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Photoluminescence: refer to the object need to be irradiated by light source of outside world, store the energy, then excite to lead to phenomenon of luminescence, roughly through three steps: light absorption, light storage and light radiation. Such as phosphorescence and fluorescence, long afterglow luminescence material is one of photoluminescence.

Long afterglow luminescence material: refer to after irradiated by natural light, fluorescent light, ultraviolet light, store the luminous energy, then emit this stored energy slowly in the form of fluorescence after stopping irradiation. So in night or in dark, luminescence still can be seen, duration time can be from few hours to ten hours. Strontium aluminate is common long afterglow luminescence material.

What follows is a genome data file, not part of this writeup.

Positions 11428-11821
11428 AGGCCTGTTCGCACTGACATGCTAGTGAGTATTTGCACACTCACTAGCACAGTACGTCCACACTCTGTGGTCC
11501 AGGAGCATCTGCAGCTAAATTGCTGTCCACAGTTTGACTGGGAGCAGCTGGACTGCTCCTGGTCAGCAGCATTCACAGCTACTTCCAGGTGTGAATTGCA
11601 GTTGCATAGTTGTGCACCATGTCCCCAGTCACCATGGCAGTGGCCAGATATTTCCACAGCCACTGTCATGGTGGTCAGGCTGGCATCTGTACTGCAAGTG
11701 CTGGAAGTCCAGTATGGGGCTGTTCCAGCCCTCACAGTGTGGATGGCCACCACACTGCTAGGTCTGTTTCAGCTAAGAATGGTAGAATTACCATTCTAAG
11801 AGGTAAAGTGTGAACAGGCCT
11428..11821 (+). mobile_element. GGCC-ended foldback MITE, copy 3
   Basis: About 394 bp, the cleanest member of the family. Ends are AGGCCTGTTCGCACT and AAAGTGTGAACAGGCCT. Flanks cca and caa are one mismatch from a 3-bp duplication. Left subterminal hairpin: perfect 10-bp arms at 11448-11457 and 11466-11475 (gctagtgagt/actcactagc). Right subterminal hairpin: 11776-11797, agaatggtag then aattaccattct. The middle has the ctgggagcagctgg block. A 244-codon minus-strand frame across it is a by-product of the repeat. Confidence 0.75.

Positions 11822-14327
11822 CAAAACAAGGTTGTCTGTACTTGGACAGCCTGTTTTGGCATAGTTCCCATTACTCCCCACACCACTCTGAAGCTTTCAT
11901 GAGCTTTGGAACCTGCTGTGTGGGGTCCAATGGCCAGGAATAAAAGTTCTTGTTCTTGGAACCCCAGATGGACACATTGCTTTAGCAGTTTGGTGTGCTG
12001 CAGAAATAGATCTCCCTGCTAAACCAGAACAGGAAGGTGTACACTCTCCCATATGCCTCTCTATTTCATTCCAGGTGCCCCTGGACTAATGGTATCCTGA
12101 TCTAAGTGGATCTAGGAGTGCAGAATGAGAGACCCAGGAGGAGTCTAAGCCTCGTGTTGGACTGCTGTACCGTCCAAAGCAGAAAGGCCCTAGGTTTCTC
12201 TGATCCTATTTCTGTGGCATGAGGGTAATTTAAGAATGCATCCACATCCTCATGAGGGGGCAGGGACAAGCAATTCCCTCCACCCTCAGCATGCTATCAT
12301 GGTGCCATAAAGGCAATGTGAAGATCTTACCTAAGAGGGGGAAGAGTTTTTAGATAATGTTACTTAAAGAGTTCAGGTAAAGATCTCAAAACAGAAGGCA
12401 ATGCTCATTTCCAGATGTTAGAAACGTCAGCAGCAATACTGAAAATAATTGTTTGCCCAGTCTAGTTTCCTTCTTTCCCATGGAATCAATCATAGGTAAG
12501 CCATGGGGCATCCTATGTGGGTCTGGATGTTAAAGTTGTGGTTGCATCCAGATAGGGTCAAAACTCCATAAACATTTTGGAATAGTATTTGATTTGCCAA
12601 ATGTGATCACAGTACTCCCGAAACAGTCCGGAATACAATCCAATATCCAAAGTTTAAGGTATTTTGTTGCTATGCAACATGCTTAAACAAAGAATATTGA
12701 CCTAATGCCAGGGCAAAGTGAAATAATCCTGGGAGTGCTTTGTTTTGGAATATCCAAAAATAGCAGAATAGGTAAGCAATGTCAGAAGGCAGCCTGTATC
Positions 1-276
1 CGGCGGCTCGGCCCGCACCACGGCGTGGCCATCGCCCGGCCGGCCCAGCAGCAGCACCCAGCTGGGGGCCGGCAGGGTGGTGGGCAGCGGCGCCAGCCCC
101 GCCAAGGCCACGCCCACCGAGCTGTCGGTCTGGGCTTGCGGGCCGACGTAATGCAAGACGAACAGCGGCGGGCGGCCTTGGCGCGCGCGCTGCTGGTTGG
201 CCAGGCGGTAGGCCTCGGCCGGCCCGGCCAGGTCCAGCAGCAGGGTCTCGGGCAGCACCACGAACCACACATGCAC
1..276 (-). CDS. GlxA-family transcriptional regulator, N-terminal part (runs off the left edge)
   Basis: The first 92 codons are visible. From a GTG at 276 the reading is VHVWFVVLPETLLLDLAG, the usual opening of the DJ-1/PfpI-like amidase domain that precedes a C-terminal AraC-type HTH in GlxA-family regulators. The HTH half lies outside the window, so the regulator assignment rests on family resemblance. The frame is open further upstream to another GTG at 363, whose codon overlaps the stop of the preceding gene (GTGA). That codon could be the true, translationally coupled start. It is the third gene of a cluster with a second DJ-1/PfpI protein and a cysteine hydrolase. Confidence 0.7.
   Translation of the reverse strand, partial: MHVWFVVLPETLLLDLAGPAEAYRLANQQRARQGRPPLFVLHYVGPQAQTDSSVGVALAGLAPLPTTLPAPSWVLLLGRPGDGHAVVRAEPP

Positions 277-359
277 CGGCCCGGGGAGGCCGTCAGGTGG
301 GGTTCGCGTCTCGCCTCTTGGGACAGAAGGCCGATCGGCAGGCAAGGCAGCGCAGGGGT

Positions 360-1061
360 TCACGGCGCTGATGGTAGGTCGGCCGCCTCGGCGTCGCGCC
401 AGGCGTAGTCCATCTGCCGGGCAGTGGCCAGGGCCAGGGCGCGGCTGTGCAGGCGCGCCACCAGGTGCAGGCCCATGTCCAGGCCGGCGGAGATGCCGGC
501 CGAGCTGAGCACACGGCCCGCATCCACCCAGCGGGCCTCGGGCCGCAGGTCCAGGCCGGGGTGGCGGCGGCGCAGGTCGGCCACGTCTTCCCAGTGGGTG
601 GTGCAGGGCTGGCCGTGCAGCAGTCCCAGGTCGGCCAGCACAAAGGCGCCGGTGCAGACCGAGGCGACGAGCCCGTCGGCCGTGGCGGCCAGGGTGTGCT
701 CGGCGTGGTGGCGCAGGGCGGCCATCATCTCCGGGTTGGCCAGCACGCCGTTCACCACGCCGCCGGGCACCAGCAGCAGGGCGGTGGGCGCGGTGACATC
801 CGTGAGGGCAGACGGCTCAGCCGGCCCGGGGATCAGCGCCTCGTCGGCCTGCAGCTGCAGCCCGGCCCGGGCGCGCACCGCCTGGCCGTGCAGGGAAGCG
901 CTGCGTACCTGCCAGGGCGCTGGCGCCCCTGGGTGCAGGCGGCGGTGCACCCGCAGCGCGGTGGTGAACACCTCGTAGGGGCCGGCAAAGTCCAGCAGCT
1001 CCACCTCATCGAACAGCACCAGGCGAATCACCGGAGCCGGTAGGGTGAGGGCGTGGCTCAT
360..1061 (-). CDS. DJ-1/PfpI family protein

Excitation light source: light source which excite long afterglow luminescence material. According to different standard, excitation light source will be variant, Currently most standard is the use of standard illuminant D65.

Illumination: abbreviation of light intensity, refer to accept visible light flux per unit area. Illumination for short, refer to indicate the strength of light irradiance and the amount of illumination on surface area.

Lux: unit of illumination. Equal to illumination on one square meter surface generated by evenly irradiated by luminous flux of one lumen. Symbol LUX or LX, the illumination suitable for reading is 60lux.

Excitation time: lasting time of irradiating long afterglow luminescence material.

Afterglow: after excitation light source stop excitation, the stage of luminescent material emitting light.

Afterglow time: according to relevant standard, under stated light source, after stopping excitation according to stated excitation time, the time of emission luminance decaying to minimum brightness stated by standard.

Afterglow intensity: the luminance at every moment during afterglow time.

Candela: unit of luminance, symbol cd/㎡. The unit of luminance of long afterglow luminescent material is always milli candela, symbol mcd/㎡. Lowest brightness the human eye can perceive is 0.32 mcd/㎡.